Barcelona Test: Vettel and Ferrari tops as Mercedes fumble
The usually faultless Mercedes experienced a rare blip Friday during an otherwise impressive eight days of preseason testing that showed the car’s outstanding reliability ahead of the season-opening Australian Grand Prix.
The incident was small enough not to cause any concern at Mercedes. It happened when Lewis Hamilton stalled the W07 car at the pit lane exit shortly before the end of the morning session.
While four-time F1 champion Sebastian Vettel clocked a leading time of 1:22.852 seconds in his smooth-running Ferrari, Hamilton’s car had a transmission problem and went back to the garage for further assessment.
That delayed teammate Nico Rosberg’s afternoon stint by a couple of hours, and Rosberg finished the day in the unusual position of having the slowest time — although he was running on medium tires and not testing out his speed.
Vettel’s mark stood for the rest of the day. Ferrari has shown good speed in testing and the German driver was 0.282 of a second quicker than Spanish driver Carlos Sainz, who underlined the reliability of the Toro Rosso car with 133 laps.
Brazilian Felipe Massa had the third best time for Williams ahead of Mexican Sergio Perez’s Force India and Hamilton, who did 69 laps — one less than Rosberg.
But Hamilton will doubtless feel frustrated that he did not get a chance to try out the new ultra-soft tires ahead of the March 20 GP in Melbourne.
Hamilton, who was on medium tires when the incident happened, had spoken enthusiastically on Thursday of testing out the ultra-softs and putting the car on a “knife edge.” He was not granted his wish.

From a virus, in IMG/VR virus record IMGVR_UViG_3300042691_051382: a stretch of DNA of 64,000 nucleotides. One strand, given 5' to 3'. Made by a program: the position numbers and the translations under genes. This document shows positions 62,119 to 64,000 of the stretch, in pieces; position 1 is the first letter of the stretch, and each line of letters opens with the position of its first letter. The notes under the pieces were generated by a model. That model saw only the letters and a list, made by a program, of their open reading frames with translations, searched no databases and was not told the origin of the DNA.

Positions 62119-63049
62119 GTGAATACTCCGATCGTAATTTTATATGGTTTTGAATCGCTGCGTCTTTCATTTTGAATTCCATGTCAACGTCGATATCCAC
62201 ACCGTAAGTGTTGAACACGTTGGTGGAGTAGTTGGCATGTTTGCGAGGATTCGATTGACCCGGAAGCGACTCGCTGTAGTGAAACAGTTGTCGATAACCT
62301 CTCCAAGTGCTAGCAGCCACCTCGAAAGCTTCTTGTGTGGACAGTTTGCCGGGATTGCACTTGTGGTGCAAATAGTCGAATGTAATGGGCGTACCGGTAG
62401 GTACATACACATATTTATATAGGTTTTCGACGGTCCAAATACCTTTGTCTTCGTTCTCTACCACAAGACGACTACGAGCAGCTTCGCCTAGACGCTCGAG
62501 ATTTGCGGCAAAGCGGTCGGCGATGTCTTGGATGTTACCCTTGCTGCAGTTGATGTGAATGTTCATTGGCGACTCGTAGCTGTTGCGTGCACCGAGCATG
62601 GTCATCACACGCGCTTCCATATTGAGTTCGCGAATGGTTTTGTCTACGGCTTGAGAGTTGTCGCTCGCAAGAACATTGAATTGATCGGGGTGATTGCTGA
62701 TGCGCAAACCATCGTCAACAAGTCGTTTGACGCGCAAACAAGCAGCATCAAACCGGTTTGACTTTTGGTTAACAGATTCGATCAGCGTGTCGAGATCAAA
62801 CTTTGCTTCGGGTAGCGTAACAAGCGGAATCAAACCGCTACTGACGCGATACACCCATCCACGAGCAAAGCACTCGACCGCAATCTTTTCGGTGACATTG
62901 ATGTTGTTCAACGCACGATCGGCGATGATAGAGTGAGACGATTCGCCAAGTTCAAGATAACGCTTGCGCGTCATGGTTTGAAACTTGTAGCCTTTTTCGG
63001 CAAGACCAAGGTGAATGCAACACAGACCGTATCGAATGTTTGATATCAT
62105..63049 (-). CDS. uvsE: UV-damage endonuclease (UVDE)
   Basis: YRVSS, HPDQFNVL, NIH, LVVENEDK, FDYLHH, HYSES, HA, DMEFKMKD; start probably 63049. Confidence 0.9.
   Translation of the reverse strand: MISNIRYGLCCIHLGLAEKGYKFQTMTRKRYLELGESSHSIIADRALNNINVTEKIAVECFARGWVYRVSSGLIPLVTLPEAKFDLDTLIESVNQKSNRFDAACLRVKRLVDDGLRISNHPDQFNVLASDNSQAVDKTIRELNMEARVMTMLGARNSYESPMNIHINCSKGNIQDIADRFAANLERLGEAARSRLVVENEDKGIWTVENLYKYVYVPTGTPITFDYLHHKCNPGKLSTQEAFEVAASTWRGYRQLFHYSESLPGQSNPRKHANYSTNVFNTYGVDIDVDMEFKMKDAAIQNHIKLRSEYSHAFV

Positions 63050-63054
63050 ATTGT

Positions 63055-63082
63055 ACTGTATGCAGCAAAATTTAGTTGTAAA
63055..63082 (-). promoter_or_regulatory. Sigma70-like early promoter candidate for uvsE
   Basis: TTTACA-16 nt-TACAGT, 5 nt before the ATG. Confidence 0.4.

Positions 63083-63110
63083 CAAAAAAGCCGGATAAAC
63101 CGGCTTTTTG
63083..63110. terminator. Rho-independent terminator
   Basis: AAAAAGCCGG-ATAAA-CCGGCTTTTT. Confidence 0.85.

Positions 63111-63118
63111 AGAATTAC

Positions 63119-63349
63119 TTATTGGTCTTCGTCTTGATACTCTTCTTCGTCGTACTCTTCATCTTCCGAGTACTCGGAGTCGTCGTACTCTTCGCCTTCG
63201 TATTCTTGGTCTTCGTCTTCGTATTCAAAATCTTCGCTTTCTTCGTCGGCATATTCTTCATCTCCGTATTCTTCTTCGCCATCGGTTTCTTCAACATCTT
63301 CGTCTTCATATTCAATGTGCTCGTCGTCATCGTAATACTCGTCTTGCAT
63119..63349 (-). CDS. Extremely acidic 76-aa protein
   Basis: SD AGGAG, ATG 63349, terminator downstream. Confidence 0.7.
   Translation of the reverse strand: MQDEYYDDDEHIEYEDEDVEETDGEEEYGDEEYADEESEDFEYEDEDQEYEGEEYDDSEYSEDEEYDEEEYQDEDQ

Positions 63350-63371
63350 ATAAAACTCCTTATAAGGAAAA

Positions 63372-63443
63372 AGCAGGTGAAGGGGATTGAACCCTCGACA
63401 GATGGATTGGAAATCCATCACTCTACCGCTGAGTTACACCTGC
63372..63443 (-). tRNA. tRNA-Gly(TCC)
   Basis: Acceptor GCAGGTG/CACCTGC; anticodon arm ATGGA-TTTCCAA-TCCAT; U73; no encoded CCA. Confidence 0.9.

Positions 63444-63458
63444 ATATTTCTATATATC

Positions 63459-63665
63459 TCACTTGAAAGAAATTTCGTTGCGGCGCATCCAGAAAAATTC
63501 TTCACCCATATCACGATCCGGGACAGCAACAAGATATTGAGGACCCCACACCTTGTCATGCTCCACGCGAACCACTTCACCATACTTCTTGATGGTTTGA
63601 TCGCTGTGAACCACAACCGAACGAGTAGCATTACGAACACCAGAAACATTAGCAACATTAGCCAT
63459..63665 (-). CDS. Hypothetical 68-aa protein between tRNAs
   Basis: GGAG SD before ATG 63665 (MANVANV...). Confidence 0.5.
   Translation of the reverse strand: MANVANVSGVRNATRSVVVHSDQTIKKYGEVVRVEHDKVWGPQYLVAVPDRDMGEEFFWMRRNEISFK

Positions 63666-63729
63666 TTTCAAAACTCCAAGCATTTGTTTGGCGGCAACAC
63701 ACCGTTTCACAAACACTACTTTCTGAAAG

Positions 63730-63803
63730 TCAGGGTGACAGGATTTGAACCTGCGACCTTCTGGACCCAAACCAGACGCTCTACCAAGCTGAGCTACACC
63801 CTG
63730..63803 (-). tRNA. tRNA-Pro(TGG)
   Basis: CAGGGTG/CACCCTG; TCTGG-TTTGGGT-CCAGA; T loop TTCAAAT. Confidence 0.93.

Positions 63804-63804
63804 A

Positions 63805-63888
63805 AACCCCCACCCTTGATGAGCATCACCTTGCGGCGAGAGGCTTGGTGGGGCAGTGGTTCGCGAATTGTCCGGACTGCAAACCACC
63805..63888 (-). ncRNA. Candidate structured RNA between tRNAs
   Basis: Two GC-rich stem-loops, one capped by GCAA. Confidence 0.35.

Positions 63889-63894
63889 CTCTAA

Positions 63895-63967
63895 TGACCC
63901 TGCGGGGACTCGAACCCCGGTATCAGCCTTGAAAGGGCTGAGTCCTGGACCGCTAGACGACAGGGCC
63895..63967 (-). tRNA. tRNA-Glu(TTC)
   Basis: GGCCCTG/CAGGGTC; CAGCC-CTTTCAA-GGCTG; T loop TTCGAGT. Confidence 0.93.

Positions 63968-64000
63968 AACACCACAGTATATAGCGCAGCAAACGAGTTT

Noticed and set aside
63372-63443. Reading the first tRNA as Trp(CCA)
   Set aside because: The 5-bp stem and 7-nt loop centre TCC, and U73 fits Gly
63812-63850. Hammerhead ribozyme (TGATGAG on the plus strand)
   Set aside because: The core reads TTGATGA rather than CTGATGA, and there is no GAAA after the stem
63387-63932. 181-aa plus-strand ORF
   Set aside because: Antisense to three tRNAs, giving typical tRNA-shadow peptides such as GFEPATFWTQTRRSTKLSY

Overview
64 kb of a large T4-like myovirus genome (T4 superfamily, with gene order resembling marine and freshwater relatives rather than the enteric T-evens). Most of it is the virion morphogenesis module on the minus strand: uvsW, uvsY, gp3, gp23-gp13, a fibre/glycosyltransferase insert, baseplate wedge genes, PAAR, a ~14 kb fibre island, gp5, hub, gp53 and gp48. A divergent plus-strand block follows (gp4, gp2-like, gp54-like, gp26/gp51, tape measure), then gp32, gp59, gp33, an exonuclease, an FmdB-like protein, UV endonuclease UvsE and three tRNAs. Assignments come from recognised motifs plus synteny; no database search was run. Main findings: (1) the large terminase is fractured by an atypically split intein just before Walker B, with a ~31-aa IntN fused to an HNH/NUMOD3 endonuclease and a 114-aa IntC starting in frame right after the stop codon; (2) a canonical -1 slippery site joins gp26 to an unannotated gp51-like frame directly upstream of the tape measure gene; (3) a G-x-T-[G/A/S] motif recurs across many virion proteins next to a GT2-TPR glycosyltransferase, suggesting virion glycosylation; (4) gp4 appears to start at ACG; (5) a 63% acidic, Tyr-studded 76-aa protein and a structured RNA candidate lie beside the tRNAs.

Instead, the red flag ended his day and Hamilton was more than a second behind Vettel’s leading time on super-soft tires before handing over to Rosberg.
It was a good day for Ferrari, although Vettel did not read anything into the Mercedes mishap.
“There are potentially one million reasons why you could have a problem with the transition, from software issue to major hardware problem,” he said. “I’m not sure they’ll publish exactly what it was. The laps they have done the last two weeks, in terms of reliability they look very strong.”
It is also unrealistic to directly compare Ferrari and Mercedes for speed, considering Mercedes used medium tires for the entire testing program, whereas Ferrari was regularly trying out softer tires.
Like his teammate Kimi Raikkonen the day before, Vettel also did an installation lap with a prototype of the new head protection device fitted to his Ferrari SF16-H.
The sport is looking at ways of improving cockpit security to leave drivers less exposed to the risk of head injuries after French driver Jules Bianchi and British IndyCar driver Justin Wilson died last year.
The “halo” design works by forming a kind of semi-circular barrier around the driver’s head and is the concept most favored as it offers protection against flying debris without completely closing the cockpit.
Although Vettel thinks it needs improving, visibility does not seem to be a major concern.
“To go around it’s OK, you can see what you need to see. You can improve the aesthetics,” Vettel said. “In principle I agree it doesn’t look very nice. It’s not a picture we’re used to in Formula One. But it helps increasing the safety and saving lives.”
Rosberg also backed the decision to use the halo system.
Meanwhile, French driver Romain Grosjean, who is driving for American-led newcomer Haas, was relieved to have a stress-free day after stopping three times on Thursday because of braking issues.
“It felt much better, it was a good relief for everyone,” Grosjean said. “The guys worked hard, all night long to solve the issue.”
Grosjean handed over to teammate Esteban Gutierrez for the last hour, giving the Mexican driver some more lap time after he spent all day Wednesday stuck in the garage.
Barcelona Test 2, Day 4 – Best Lap Times
|2.||Carlos Sainz.||Toro Rosso||1:23.134||Ultrasoft||133|
|4.||Sergio Perez||Force India||1:23.721||Supersoft||60|
|6.||Daniel Ricciardo||Red Bull||1:24.427||Soft||123|